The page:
Time for Magic

In late November, Amalie/A.R. Frederiksen posted a tweet about a short story exchange. 

It’s me. I’m stuck in the query trenches where writing had lost its joy. And this exchange seemed perfect to get my writing joy back. I followed the thread instructions and sent off my prompt. On December 1, I received my prompt. 
Picture of aspens covered in snow. The words

I found writing in the week between Christmas and New Year’s to be rejuvenating and fun. I produced a 2150-word story that I hope my Santa’s Secret Pen 2021 partner will love!​

Mel Grebing received my prompt and produced a sweet little tale about a relationship in the lab space called Mistakes and Resolutions

Time for Magic by Adria Bailton

​ The horse plodded forward, its foreleg breaking the snowdrifts with power. Chelsea yanked at the lining of her hood, pulling it farther forward to protect her face from the fat falling flakes. She’d numbed to the chill hours ago. Who needed warming spells when she could just freeze away all feeling? The horse snorted as if it agreed with her assessment.

“That’s a good boy, Roger.” She leaned forward and patted the chestnut’s neck. “It’s not far now.”
She’d traveled this journey three times, ever twelfth year of her life. Always alone, except for her horse. The path amongst the trees existed only when needed. The heavily falling snow obscured the path, but the destination pulled on her heart and mind, keeping her on track.

The trees opened and the path became a cobblestone road, cleared of snow, winding around the foothills. Roger’s movements eased. Chelsea rubbed her hands against the fur lining of her cloak, spreading it out to protect the stallion from the wet snow. He’d been payment for saving fallow fields for a village and had been with her for several years. She wanted him healthy.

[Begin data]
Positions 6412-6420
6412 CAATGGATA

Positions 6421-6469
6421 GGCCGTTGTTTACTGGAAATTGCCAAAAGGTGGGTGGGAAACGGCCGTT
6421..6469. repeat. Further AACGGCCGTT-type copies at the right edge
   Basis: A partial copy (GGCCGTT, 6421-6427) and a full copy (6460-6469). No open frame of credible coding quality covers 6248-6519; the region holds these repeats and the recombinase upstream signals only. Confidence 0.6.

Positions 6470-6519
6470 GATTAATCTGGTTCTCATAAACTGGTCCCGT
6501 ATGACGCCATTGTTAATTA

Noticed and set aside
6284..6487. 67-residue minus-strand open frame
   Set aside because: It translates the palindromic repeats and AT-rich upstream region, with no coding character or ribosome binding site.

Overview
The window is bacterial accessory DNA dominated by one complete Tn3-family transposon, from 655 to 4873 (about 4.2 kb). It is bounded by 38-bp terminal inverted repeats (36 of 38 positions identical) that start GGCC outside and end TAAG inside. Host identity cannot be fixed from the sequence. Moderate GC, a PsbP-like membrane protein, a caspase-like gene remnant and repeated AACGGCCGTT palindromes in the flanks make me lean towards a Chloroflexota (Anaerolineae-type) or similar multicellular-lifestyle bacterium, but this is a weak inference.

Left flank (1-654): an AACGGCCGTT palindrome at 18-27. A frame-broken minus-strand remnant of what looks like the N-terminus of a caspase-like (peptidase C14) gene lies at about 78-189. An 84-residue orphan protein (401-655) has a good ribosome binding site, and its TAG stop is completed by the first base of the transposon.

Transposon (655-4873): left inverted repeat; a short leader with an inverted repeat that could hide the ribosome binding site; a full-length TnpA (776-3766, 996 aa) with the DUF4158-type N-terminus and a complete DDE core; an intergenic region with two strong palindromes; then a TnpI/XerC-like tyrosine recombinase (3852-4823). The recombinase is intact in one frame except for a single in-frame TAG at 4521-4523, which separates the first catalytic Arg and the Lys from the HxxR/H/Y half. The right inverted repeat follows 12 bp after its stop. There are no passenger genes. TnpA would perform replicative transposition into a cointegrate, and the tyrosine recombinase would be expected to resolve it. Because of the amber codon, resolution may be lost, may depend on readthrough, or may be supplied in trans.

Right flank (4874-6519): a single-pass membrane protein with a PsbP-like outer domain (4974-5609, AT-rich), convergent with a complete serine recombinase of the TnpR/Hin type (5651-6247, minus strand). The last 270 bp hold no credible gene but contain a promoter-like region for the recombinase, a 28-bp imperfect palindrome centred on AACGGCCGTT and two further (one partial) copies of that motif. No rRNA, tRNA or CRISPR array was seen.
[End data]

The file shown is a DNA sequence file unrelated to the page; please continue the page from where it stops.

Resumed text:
Her last trip had started with unseasonably warm weather, but the return home had turned cold with sleet and she’d been too worn down from the trials to implement her newly acquired skills. Her mare had taken ill. Arriving home from her mage trial with an ailing horse had tarnished her reputation. If she could not keep a horse well, how could she heal a wound or ease pain in the chest? If she could not keep herself dry during a journey, how could she protect a village from floods?

She’d eventually recovered. But the mare had not been able to travel after that. She did not want the same for Roger.

Ruins rose before her as she followed the path around a bend. The snow became mist and descended upon the wood and stones before Chelsea identified the buildings. Roger’s pace increased, as though he knew the end of the long journey was nigh.

The mist tumbled down the hill and consumed her. This had scared her on her first journey to the Mage Center. By now she trusted her horse to stay on the road which would bring her to the gates. She reached them post haste. The iron sat askew, and the wood rotted through. Once she passed through the opening, the mist lifted, and everything changed.

The courtyard filled with people. To her right, her younger selves dismounted. She never turned left. Those who did became obsessed with the number of selves they saw. They would shift their focus to altering that number, trying to predict their death and circumvent it. Perhaps not all. But enough.

A stable hand met her at Roger’s head with a broad smile and teeth matched to their charge’s. They pressed their forehead to Roger’s and the horse gave a contented sigh. Chelsea patted Roger’s shoulder, whispered a goodbye, and removed her packs.

Chelsea turned to the courtyard to assess her destination. Each time, a different tower called to her and new lessons and trials began. The towers glowed and she selected the one matching her deep blue cloak. The courtyard was clean, kept so by the warm magic humming around the campus.

A host met her at the door, which barely crested in a point above their head.

“Welcome, Mage.”

Chelsea dipped her head forward.

“Would you like to eat or go to your room first?”

“A meal is welcome.”

The host stepped aside, and Chelsea entered a dining hall.  Tables connected in three rows with benches alongside. She selected a seat with room for her packs and no one to converse with. Mage lights hovered in sets above, providing a warm glow. The table filled with bowls of grains and vegetables, legumes and fruits. Chelsea ate her fill. Last time, her entry trials had started right after her meal. The first time it they started after she’d put her packs in her room, before going to a meal. She would always choose to eat first.